How Your Down payment works when you buy your Minnesota home
When you search Minnesota houses for sale you’ll want to know if you can get pre-approved and for how much, like what’s the price point.
Once you know those numbers more accurately you can know what your down payment is that’s needed and then add earnest money, inspection and appraisal to the list of other expenses.
As far as how much money you need upfront of course the sales price and pre-approval matter when you are doing the math, but how you buy the home matters a lot as well. Examples are owner financing and the loan programs with the lenders.
In general, the worse your credit the fewer options that you have and the higher a risk you are seen as by a bank or home seller, so start saving your money every week.
Minnesota Home buying program types
Figure out the down payment amount for each of the 3 programs below. When you use these 3 programs it’s not very much upfront or even zero in some cases.
If you buy with seller financing such as a Minnesota contract for deed or on a lease option (rent to own), or if you get a VA loan, USDA, an FHA loan, or bank loan with really poor credit all will require different amounts upfront or down payments.
VA and USDA government subsidized type of programs offer 100% with pretty low credit scores for those I’ve seen here in Minnesota. The USDA program has been tougher as lending has started to tighten some.
FHA has required a 3.5% down payment for awhile which is still pretty low, comparable to 1st months rent plus deposit.
FHA has allowed buyers to qualify with only a 580+ credit score and it did briefly go up to 660+ when the lending got tighter in the spring of 2020, but a few mortgage brokers still allow as low as a 580+ credit score to get qualified with the 3.5% down payment.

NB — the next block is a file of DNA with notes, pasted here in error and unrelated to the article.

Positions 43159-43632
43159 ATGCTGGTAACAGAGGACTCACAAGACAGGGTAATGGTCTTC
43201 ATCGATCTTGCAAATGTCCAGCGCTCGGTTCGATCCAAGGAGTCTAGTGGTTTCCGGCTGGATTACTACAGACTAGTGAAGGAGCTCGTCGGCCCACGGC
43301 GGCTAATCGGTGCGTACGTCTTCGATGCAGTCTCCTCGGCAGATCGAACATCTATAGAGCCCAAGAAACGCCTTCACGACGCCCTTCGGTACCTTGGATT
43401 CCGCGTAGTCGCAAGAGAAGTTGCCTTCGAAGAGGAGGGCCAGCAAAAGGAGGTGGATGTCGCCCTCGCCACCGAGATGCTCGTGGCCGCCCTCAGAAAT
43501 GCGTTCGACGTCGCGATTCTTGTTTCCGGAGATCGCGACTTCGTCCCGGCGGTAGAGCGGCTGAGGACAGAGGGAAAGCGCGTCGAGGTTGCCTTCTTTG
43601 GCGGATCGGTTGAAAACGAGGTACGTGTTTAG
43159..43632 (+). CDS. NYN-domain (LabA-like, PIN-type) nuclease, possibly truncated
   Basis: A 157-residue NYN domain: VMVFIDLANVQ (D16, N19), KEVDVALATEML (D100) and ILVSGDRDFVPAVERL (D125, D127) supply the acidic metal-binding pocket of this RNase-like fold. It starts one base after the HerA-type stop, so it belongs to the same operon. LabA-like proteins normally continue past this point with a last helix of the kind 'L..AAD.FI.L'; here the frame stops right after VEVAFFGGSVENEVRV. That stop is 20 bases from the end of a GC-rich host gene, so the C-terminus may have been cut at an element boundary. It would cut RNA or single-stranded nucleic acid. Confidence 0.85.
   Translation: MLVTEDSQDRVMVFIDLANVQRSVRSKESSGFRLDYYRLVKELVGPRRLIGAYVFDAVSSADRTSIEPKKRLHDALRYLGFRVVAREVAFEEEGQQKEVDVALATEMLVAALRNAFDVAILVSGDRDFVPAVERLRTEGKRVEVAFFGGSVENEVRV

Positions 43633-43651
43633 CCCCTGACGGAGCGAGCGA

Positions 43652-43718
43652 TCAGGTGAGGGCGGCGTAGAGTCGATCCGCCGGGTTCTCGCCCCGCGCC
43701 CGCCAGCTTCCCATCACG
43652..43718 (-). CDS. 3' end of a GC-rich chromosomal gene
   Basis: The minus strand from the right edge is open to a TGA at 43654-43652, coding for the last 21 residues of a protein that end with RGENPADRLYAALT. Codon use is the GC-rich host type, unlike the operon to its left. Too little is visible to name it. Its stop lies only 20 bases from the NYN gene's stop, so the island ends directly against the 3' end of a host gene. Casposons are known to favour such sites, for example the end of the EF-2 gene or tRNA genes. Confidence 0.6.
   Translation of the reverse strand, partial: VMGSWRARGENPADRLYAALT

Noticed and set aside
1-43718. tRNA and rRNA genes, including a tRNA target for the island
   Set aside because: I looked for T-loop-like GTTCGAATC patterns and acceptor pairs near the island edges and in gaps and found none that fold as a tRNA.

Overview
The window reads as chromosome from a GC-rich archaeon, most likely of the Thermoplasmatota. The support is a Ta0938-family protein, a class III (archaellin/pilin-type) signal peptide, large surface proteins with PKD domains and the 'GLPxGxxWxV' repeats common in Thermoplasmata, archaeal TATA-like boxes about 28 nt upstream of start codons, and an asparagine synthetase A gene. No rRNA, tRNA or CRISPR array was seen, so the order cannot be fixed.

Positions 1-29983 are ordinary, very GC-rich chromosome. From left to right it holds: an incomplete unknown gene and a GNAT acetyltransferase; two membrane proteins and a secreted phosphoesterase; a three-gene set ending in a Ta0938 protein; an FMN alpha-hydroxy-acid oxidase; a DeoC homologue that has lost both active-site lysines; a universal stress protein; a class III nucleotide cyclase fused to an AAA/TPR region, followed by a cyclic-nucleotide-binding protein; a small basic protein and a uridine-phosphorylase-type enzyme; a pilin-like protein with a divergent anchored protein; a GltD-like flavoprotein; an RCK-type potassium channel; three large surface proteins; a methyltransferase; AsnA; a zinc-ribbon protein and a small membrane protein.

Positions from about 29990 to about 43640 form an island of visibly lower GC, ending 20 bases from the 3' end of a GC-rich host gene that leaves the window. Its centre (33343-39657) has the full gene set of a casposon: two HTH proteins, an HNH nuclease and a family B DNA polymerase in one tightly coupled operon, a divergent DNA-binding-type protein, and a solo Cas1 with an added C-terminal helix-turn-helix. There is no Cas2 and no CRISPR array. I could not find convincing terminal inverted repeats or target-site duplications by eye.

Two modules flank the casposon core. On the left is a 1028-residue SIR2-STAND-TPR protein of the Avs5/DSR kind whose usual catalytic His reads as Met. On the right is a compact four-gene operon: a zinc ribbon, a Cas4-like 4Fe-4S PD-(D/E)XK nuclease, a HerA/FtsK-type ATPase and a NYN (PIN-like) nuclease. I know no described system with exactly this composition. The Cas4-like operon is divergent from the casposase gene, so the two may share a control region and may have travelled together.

Lease option could be 1st months rent, deposit and $5000 to $10,000 option money, for the Minnesota home seller to consider a price and selling the property.
If you want an agent to help you find the property and do all of the negotiating and show houses etc. don’t think of option money as a down payment because it’s usually non-refundable, but applied to your Minnesota home purchase IF you eventually purchase with bank refinancing, or a new purchase finance situation.
As far as you having really poor credit, like in the low 500’s with a bank or going with a contract for deed you are looking at 10% to 20% for a down payment to be allowed to buy, as the lender or Minnesota homeowner will see you as higher risk.
Past credit issues and applying for a Minnesota home to buy
If you have a Minnesota foreclosure, short sale, bankruptcy or loan modification in the past 3 years, in general it will be hard for you to get bank financing.
A big enough down payment may get something unconventional or get you a contract for deed.
It’s common for those with hard to document income, or hard to source down payments, or self-employed buyers to choose owner financing. Banks usually wait years to allow for qualifying with some of the major stuff. No recent taxes can delay your pre-approval also.
Time usually helps your situation if you continue to save money, pay your bills on time and pay down your balances.
Seller financing without banks is very popular for those Minnesota home buyers who still want an opportunity to own a home and build equity.
Your large down payment increases your options of homes available to you, protects the seller more and will save you on interest.
It could also make refinancing easier in the future as your loan to value with the refinance appraisal will be lower and easier to qualify even with a lower credit score.
Reach out and find out what options you have to qualify for with your current job, income, and down payment.
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